# Eigendecomposition

For a given square matrix $$A$$, eigendecomposition means finding of set of vectors $$v$$ such that

$$A v=\lambda v$$

Then, $$v$$ is called eigenvector, and $$\lambda$$ is corresponding eigenvalue.

If $$\lambda =1$$, then the eigenvector has sense of fixed point of matrix $$A$$.

It seems, up to year 2014, in the internet, there is no general routine in C++ available to calculate eigenvectors $$v$$ and eigenvalues $$\lambda$$ of a general matrix $$A$$. Following the goal of TORI, such a routine should be implemented and uploaded, because the eigendecomposition is important tool for any serious research (including the "outstanding research"). While, the available links on the topic are collected here.

Not all matrices allow the eigendecomposition. The finite algorithm of finding eigenvectors for a general matrix is declared to be impossible [1].

Therefore, the general algorithm should be iterative; the goal of the efficient implementation is to realise the algorithm that converges quickly, providing the required precision within some reasonable number of arithmetic operations.

## Naive iteration

The primitive iteration, called also power iteration http://en.wikipedia.org/wiki/Power_iteration refers to the sequence

$$\displaystyle b_{k+1}= \frac{A b_k}{||A b_k||}$$

where $$b_0$$ is some vector that is expected to be an initial approximation of the eigenvector with biggest value of $$|\lambda|$$. Sequence $$b$$ has no need to converge. However, the sequence

$$\displaystyle \mu_k= \frac{b_k^{\dagger}A b_k}{ b_k^\dagger b_k}$$

is believed to converge to $$\lambda$$ with biggest amplitude. This eigenvalue is called "dominant eigenvalue", and corresponding eigenvector is called "dominant eigenvector".

Once the dominant eigenvector $$v$$ is evaluated, there is seduction to consider matrix $$A$$ as an operator on subspace of vectors that are orthogonal to $$v$$. However, this algorithm is not straightforward because in the general case, the set of eigenvectors has no need to be orthogonal.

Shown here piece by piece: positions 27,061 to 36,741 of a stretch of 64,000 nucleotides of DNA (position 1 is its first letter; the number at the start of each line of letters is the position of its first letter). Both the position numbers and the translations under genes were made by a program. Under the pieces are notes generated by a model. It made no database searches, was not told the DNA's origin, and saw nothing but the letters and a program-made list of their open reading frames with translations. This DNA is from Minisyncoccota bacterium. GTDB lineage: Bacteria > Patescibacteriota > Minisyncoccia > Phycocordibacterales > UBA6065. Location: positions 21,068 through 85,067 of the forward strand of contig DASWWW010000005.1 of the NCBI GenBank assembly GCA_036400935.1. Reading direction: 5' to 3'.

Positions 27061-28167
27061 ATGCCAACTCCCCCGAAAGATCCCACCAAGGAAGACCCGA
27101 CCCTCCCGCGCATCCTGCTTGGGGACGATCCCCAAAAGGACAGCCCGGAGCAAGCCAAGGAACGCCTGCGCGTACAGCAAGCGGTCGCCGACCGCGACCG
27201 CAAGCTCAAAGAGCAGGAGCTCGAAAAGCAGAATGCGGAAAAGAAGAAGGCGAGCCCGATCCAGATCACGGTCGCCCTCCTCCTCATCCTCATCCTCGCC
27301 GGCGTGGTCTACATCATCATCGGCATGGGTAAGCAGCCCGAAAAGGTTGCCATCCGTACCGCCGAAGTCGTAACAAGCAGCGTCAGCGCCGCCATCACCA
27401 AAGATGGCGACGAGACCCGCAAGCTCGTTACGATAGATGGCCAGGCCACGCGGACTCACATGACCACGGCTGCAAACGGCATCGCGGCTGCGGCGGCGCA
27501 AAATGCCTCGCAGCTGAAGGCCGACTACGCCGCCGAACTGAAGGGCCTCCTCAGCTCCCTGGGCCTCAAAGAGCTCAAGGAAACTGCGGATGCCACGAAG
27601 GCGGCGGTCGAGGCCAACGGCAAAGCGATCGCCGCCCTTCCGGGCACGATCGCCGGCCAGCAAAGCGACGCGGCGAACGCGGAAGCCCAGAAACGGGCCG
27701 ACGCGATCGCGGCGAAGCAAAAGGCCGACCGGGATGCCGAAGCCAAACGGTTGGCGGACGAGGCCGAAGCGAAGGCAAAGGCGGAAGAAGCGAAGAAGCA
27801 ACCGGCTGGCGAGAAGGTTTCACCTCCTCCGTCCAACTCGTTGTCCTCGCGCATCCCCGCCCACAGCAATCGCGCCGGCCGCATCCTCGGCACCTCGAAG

## References

1. http://en.wikipedia.org/wiki/Eigenvalue_algorithm .. Any monic polynomial is the characteristic polynomial of its companion matrix. Therefore a general algorithm for finding eigenvalues could also be used to find the roots of polynomials. The Abel-Ruffini theorem shows that any such algorithm for dimensions greater than 4 must either be infinite, or involve functions of greater complexity than elementary arithmetic operations and fractional powers. For this reason algorithms that exactly calculate eigenvalues in a finite number of steps only exist for a few special classes of matrices. For general matrices, algorithms are iterative, producing better approximate solutions with each iteration. ..

http://ftp.utdallas.edu/~herve/Abdi-EVD2007-pretty.pdf Hervé Abdi. The Eigen-Decomposition: Eigenvalues and Eigenvectors. (2007)

http://www.onmyphd.com/?p=eigen.decomposition How to compute eigendecomposition? .. Calculating the characteristic polinomial and then solving it with the respect to the eigenvalues becomes impractical as the size of the matrix increases. In practice, iterative algorithms are used to eigendecompose a matrix.

http://www.feynarts.de/diag/ Thomas Hahn. Routines for the diagonalization of complex matrices. 9 Aug 11 . (2011 ?) ( Both in Fortran and C-- )